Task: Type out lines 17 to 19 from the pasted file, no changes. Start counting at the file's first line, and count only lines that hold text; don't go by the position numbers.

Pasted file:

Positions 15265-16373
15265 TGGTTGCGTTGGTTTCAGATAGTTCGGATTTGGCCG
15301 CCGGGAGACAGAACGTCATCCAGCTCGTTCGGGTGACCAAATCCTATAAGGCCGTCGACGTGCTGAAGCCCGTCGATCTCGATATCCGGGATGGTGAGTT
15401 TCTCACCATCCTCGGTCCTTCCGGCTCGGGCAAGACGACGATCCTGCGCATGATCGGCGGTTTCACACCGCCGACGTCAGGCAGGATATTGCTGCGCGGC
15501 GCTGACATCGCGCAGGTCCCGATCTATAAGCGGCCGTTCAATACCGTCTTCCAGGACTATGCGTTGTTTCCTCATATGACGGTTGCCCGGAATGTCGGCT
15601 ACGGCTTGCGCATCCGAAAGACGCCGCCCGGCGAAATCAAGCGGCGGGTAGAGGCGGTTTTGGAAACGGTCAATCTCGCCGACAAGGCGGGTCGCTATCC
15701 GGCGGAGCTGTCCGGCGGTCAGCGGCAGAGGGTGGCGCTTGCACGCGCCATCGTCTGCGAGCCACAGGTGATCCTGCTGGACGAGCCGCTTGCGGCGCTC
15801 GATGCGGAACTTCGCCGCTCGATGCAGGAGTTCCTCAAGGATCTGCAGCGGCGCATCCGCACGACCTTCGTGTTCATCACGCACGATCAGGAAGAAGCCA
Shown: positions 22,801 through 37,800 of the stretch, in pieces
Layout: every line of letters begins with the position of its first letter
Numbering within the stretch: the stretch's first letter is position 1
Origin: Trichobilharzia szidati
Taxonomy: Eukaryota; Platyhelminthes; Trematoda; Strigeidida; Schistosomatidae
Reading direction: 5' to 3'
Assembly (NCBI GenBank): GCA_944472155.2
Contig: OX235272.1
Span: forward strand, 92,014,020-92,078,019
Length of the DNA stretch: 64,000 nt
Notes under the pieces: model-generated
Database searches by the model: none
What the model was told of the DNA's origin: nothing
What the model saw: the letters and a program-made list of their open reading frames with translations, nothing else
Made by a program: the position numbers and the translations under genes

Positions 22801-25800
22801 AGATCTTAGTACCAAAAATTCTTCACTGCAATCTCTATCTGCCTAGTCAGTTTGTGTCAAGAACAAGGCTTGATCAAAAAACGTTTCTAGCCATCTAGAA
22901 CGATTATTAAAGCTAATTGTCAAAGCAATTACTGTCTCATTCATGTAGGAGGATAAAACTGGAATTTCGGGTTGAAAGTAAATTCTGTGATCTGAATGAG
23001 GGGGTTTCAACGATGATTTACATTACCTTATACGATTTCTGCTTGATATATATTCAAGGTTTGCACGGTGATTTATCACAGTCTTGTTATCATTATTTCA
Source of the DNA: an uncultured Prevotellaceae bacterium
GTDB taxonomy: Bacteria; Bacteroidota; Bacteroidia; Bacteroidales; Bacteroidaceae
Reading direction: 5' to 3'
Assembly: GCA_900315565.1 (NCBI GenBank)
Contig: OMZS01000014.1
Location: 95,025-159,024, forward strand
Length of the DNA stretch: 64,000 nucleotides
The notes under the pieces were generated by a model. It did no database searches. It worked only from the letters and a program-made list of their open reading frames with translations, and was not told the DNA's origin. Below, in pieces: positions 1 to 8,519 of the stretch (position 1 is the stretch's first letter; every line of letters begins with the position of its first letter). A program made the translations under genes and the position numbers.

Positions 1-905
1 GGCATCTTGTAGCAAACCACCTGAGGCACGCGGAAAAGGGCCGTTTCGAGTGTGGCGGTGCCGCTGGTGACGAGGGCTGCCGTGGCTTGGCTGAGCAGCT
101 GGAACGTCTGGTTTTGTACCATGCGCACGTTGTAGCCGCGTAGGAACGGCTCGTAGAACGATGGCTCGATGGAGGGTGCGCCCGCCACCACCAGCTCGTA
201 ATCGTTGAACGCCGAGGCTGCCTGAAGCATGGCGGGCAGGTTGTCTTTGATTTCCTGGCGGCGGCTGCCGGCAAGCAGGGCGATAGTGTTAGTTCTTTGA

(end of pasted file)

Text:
Span: forward strand, 92,014,020-92,078,019
Length of the DNA stretch: 64,000 nt
Notes under the pieces: model-generated